Dr Yi-Shin Lin
- Position: Research Fellow
- Areas of expertise: Cognitive Psychology; Mathematical modelling; Behavioural research methods; Bayesian inference; Evidence-accumulation models. Software engineering.
- Email: Y.S.Lin@leeds.ac.uk
- Location: Room 8.238 Driving Simulator, Physics Research Deck
- Website: Software | Notes on Cognitive modelling | Twitter | Googlescholar | ORCID
I joined the Institute for Transport Studies in April 2020. I received my PhD (2015) and MA (2007) in Experimental Psychology and Cognitive Neuroscience from the University of Birmingham and the City University of New York. I studied in Psychology for BSc in the National Taiwan University (2002).
- Research fellow in Human and AI cognition in COMMOTIONS project
My research with the Human Factor and Safety (HFS) Group in the Institute of Transport Studies (ITS) focusses on road safety. In particular, together with the colleagues in HFS, we study the road user behaviours, in particular, how they interact how the interaction might evolve into traffic collisions, etc. In a conference proceeding, we reported a study in the lane-merging behaviours in drivers by applying a machined-learned model, dubbed the Long Short-Term Memory (LSTM), recurrent neural-network (Srinivasan et al, 2021). This finding goes hand-in-hand with our new cognitive model that applying the basic principle of utility maximisation, discrete motor primitives, (sensory) evidence accumulation to explain pedestrian and drivers behaviours in traffic interaction (Lin et al., 2022).
My research in the last couple of years span across human vision, decision-making, Bayesian computation, and computational modelling. I began my PhD project with an interest in examining the process of visual search, and designed a computational model to analyse the distribution data in the two-choice visual search task. I then studied how the Bayesian modelling might help to explain the distributiona data. This resulted in a hierarchical Weibull distribution model to fit the RT data in a series of visual search experiments. This work contributes to the field, by showing that one can infer the processing of visual search by examining different bands (e.g., fast vs. slow RTs) in the RT distributions. I published this software on GitHub and documented it in the paper “Modeling visual search using three-parameter probability functions in a hierarchical Bayesian framework” (2015) when the open science movement was still in its early time.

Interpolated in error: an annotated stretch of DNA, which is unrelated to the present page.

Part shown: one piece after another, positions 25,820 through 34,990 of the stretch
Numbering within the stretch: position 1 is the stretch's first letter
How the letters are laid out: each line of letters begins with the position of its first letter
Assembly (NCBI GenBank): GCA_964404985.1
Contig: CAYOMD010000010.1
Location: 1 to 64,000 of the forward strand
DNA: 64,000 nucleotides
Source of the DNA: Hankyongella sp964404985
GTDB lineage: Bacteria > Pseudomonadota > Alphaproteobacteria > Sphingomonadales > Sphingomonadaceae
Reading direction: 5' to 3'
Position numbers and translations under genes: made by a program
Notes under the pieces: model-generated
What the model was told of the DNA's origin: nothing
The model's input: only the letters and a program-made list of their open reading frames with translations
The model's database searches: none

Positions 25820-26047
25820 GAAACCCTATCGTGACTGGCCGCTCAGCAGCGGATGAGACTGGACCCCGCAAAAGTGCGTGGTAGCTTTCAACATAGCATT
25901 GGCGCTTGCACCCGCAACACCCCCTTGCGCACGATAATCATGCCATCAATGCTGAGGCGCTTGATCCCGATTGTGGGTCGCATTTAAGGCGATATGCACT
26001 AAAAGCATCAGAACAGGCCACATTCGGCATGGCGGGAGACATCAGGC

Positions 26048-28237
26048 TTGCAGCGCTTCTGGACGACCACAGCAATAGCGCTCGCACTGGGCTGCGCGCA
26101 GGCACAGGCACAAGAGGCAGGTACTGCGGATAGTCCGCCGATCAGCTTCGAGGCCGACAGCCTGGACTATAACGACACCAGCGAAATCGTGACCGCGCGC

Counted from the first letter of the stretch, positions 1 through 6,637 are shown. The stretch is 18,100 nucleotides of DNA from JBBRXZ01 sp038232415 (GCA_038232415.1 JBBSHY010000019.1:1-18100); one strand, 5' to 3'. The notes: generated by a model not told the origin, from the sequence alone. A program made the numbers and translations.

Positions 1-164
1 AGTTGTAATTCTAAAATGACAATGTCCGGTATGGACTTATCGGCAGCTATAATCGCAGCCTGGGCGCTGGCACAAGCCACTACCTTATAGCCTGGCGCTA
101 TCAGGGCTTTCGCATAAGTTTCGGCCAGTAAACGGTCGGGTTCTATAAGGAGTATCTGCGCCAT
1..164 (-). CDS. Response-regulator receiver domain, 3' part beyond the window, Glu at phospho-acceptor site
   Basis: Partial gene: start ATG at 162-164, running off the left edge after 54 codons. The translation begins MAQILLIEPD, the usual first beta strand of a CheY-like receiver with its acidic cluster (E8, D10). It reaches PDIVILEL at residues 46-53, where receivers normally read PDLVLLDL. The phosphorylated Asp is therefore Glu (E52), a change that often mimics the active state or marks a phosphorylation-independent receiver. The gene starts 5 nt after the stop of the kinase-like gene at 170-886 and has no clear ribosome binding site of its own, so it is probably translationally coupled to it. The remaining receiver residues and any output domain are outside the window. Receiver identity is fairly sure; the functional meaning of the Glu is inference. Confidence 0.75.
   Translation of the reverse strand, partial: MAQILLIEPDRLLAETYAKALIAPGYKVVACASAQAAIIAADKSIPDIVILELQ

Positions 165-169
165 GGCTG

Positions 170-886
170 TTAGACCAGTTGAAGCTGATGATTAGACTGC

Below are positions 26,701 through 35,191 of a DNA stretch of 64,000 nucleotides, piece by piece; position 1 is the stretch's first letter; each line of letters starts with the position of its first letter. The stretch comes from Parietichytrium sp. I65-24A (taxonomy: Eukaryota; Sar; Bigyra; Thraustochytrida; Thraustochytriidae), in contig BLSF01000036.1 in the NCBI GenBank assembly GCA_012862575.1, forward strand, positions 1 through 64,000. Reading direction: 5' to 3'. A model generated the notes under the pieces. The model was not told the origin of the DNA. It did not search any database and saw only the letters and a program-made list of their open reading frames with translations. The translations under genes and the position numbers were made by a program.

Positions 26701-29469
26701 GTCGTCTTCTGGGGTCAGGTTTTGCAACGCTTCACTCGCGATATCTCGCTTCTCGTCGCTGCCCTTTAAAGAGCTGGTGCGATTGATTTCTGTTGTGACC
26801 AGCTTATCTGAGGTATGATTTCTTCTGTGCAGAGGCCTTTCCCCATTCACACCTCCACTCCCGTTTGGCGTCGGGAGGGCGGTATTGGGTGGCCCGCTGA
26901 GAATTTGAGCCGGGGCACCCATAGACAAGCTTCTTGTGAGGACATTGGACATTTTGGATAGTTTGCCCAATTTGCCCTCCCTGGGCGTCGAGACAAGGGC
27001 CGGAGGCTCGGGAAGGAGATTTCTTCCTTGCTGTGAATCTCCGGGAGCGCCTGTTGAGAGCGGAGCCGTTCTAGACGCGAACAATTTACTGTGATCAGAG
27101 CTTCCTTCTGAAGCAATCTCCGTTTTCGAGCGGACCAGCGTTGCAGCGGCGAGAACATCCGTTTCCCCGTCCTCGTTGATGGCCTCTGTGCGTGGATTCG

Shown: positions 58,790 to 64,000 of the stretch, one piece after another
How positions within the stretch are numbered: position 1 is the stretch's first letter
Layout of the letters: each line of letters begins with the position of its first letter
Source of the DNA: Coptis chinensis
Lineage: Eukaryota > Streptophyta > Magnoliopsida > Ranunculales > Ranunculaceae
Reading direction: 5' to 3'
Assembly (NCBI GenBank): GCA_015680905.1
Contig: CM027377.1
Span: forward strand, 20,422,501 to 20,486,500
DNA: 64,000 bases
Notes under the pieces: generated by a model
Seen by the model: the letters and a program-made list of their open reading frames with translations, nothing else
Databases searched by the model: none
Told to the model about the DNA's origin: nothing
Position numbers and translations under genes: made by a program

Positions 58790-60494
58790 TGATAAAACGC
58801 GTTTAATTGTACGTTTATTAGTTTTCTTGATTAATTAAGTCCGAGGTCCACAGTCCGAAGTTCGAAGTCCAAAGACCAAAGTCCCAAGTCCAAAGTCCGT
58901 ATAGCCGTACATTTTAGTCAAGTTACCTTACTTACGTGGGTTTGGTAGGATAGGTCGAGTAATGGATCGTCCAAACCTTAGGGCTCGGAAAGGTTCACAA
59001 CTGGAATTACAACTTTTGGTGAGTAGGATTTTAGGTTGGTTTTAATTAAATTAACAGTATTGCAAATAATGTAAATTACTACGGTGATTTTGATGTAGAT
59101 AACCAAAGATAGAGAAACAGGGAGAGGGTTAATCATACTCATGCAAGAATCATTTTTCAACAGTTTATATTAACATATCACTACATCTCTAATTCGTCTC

During my time with the Tasmanian Cognition Laboratory, I led two projects developing new statistical methods using Bayesian computation. In the first project I designed a new version of the complex decision-making model, Piecewise Linear Ballistic Accumulator model. This version harnesses parallel heterogeneous computation using GPU-based CUDA and the C++ language. I also created a tool to fit complex decision-making models which were previously unfeasible. I have shared the result of this work also in my GitHub and documented its details in the paper, “Parallel probability density approximation” (2018). My second project was a generic solution for conducting hierarchical Bayesian modelling. I implemented one Bayesian sampling method, population-based Markov Chain Monte Carlo (MCMC), which is particularly effective in cognitive models featuring correlated parameters. The source code is available also in my GitHub. This work was summarised in a paper, titled “Evidence accumulation models with R: A practical guide to hierarchical Bayesian methods”.
A selection of the projects I have contributed with the data and code in the OSF.